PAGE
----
March 4, 2024

Lead Contaminated Cinnamon in WanaBana Fruit Puree Pouches

Lead contaminated cinnamon in WanaBana apple cinnamon fruit puree pouches is the most likely cause of lead poisoning cases in children, according to the FDA. There are at least 57 children in 26 states who are likely sick with acute lead poisoning. That is an increase of five more cases since the last update that was issued on November 22, 2023.

Lead Contaminated Cinnamon in Wanabana Fruit Puree Pouches

The case count by state is: Alabama (1), Arkansas (1), California (1), Connecticut (1), Florida (1), Georgia (2) Iowa (1), Illinois (2), Kentucky (3), Louisiana (4), Massachusetts (3), Maryland (4), Michigan (3), Missouri (1), North Carolina (5), Nebraska (1), New Hampshire (1), New Mexico (1), New York (8), Ohio (2), Pennsylvania (1), South Carolina (2), Tennessee (1), Texas (3) Virginia (1), and Washington (3). The children are less than one year old to five years. Report dates range from October 17, 2023 to November 28, 2023.

On November 30, 2023, Austrofood, the distributor of WanaBana products in the United States, released a statement that a root cause investigation has been conducted. The firm’s leading hypothesis is that the cinnamon used in those products is the source of elevated lead levels.

That lead contaminated cinnamon was produced by Negocios Asociados Mayoristas S.A, operating as Negasmart, a third party distribution company that is located in Ecuador. The FDA is working with Ecuadorian authorities to investigate the source of the contamination. They also want to know if the cinnamon was used in other products or was distributed as a raw ingredient to other countries. Negasmart does not import cinnamon directly to the United States.

There is no safe level of lead consumption. This heavy metal can accumulate in the body and cause long term health effects such as lowered IQ, hearing loss, and learning disabilities, even with low exposure. Acute lead poisoning, which is caused by consuming higher doses in a short time period, has symptoms of irritability, weight loss, loss of appetite, fatigue, vomiting, and constipation. But some children will not show symptoms at all.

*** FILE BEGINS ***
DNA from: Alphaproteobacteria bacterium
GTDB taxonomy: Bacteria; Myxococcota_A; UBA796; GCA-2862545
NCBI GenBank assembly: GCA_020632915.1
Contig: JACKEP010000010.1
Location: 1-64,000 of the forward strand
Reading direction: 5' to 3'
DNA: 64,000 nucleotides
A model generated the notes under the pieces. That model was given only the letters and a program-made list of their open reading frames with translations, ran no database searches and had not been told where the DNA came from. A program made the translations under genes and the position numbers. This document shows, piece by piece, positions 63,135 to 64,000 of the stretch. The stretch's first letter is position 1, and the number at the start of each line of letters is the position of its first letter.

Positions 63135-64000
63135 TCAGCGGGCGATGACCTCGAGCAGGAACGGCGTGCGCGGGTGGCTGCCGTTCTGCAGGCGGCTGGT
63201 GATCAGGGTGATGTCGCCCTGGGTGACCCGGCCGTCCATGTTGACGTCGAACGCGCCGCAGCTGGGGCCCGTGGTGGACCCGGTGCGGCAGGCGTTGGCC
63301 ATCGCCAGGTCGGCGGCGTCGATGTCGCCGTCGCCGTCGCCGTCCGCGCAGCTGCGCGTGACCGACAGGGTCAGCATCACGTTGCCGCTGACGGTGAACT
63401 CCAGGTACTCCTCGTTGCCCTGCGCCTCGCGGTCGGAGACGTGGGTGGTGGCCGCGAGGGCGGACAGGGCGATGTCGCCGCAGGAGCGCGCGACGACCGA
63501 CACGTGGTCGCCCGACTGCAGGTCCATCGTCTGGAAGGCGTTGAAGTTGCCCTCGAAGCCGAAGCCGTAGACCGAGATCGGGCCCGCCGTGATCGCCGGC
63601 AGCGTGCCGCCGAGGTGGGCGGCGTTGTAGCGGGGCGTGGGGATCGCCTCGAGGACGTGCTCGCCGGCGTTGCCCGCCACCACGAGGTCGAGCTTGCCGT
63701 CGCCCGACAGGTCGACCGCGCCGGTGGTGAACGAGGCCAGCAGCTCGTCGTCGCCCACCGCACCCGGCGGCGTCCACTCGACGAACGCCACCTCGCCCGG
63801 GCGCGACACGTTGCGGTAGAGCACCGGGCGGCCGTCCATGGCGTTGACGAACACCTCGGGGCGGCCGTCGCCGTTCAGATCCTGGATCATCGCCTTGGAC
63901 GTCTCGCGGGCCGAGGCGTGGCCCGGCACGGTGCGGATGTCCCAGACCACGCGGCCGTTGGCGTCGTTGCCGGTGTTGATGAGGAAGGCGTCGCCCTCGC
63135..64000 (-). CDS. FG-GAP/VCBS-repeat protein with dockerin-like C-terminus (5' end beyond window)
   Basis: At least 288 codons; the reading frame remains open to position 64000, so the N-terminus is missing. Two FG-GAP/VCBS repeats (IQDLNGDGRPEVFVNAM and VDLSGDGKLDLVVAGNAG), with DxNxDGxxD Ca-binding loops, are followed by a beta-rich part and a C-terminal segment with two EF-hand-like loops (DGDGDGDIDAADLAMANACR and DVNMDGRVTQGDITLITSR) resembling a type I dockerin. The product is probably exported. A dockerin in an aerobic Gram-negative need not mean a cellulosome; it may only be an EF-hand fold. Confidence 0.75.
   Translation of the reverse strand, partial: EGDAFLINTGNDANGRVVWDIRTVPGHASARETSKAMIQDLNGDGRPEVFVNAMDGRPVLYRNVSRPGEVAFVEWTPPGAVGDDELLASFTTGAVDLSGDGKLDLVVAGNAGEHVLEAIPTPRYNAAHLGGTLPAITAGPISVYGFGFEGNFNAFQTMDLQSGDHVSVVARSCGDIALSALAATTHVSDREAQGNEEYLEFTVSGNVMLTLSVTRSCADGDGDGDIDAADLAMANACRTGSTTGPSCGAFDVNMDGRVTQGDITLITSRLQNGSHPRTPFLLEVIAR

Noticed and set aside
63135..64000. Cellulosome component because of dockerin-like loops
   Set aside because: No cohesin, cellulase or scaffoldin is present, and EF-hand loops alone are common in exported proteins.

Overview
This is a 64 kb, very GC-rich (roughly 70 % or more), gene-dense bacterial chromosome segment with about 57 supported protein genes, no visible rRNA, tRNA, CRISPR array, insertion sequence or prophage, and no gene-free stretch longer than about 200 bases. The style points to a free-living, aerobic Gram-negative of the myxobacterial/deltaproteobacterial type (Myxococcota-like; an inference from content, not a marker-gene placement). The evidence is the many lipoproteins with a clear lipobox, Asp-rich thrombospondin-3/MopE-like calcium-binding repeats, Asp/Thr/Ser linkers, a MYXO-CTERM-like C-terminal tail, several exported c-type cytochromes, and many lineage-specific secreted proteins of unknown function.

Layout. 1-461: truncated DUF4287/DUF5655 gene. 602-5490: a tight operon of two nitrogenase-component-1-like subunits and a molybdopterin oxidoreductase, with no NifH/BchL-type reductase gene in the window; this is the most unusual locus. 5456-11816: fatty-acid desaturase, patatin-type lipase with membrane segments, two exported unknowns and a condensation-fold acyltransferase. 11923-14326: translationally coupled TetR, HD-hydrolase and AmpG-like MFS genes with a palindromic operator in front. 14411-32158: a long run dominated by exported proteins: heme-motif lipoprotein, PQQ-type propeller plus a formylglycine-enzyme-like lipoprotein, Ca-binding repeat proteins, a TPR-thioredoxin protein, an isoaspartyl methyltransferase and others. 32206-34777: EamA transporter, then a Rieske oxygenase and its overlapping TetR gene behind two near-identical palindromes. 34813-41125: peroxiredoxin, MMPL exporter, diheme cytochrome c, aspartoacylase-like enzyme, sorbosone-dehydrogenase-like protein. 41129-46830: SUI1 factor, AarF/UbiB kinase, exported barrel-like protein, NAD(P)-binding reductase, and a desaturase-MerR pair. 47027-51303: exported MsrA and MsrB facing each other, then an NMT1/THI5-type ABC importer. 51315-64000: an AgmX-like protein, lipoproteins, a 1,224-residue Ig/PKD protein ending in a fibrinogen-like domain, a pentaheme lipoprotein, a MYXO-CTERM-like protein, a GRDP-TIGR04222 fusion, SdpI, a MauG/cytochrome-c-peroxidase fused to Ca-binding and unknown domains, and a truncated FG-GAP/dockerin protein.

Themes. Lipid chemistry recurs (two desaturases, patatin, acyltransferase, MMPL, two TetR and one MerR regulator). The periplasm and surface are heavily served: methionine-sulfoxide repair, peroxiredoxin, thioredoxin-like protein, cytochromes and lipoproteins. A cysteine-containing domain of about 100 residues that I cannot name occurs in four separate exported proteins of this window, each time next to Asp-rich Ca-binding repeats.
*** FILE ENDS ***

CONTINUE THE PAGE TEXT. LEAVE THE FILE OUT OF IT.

Since the FDA relies on self-reported information that is submitted by healthcare providers, consumers, and some state partners, there may be more children who are sick. Unlike foodborne illness outbreaks, which can be genetically linked to pathogens, there is no method to link lead exposure to a specific source. This can make establishing a causal relationship between a product and illnesses complicated.

The FDA has no indication that this issue extends beyond the recalled products, which include WanaBana apple cinnamon fruit puree pouches, Schnucks cinnamon applesauce pouches, and Weis cinnamon applesauce pouches. Please check to see if you have these products in your home. If you do, empty them directly into a trash can so others can’t harvest the product and use or resell them. Wash your hands thoroughly with soap and water after handling these items.

Experts recommend that if your child ate any of these products, you should talk to your pediatrician about getting them tested for blood lead levels.

Attorneys at the Pritzker Hageman Food Safety Law Firm

If your child has been sickened with acute lead poisoning, please contact our experienced attorneys for help with a possible lawsuit at 1-888-377-8900 or text us at 612-261-0856. Our firm represents clients in lawsuits against grocery stores, restaurants, and food processors.

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